Review by Jamie McAlister The sport (or art) of fly-fishing seems to be experiencing a revival of sorts across the country's waterways. With movies like A River Runs Through It glamorizing the artform and a proliferation of outfitters and guides offering top-notch gear and guidance, freshly hooked fly-fishing enthusiasts are wetting lines in record numbers. Of course, every artform has its history, and fly-fishing is no exception. An avid fly-fisherman, author of more than 25 books, and self-proclaimed trout bum, Paul Schullery delves into the origins and culture of fly-fishing with a bibliophilic glee, citing a creel-full of written references of the sport from its English roots to its introduction to the New World and its subsequent spread across the continent. In addition to illustrating the actual fly-fishing techniques when the common rod was a whopping 16-feet in length, there are philosophical observations and anecdotes on the shared behavioral qualities of fly-fishing brethren. For instance, there are humorous depictions of the trout bum, someone who lives to fish in isolated streams by day and makes his home in a Volkswagen beetle the rest of the time. There are differences between the New England fly-fisherman and the Montana variety, as well as the kinds of characters one meets along the streams or in the adjacent towns. The difference between wet and dry fly evolution is illustrated with historical accounts written by the sportsmen who invented techniques still popular today. The book also covers environmental characteristics of streams where trout have lived and developed for thousands of years and how they now cope with the expansion of humankind. For the fly-fishing enthusiast who's fished a variety of streams, creeks, and rivers, or the greenhorn just breaking in his/her new rod, Schuller's latest work is a clarifying collection of facts and essays that connects the modern fly-fisherman with the very root of his art and sport.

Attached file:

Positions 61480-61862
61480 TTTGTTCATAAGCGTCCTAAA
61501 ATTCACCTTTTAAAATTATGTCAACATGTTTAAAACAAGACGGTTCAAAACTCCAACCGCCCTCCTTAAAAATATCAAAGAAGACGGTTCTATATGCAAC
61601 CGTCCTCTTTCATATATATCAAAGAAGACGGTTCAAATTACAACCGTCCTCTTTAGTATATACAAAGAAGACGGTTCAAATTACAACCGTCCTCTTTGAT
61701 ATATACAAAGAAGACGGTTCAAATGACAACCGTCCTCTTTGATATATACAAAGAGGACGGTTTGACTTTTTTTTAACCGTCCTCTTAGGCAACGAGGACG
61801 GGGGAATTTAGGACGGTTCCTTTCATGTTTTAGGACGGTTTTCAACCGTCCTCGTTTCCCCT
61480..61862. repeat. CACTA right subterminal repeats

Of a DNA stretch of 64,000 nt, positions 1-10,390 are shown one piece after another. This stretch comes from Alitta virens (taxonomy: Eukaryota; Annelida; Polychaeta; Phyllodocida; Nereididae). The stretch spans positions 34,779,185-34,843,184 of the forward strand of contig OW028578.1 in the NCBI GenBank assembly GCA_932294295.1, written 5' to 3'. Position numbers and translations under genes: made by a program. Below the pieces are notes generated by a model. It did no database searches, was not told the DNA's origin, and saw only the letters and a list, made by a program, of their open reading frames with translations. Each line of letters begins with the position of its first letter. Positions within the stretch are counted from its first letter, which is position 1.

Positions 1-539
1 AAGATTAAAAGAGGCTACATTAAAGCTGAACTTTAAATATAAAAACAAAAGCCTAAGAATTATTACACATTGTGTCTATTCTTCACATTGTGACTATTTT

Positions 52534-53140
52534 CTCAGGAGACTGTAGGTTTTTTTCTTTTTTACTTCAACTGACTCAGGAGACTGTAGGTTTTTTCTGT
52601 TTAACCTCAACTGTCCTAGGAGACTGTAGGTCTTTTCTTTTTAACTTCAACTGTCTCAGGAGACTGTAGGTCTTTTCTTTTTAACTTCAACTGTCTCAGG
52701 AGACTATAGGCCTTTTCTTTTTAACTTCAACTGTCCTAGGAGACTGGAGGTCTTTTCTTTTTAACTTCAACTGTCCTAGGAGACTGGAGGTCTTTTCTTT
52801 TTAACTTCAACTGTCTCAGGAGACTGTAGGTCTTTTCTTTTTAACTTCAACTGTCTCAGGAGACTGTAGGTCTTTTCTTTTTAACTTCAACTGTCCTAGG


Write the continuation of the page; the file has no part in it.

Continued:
Jamie McAlister is the assistant editor for the Port News and lives in Mt. Pleasant, South Carolina.

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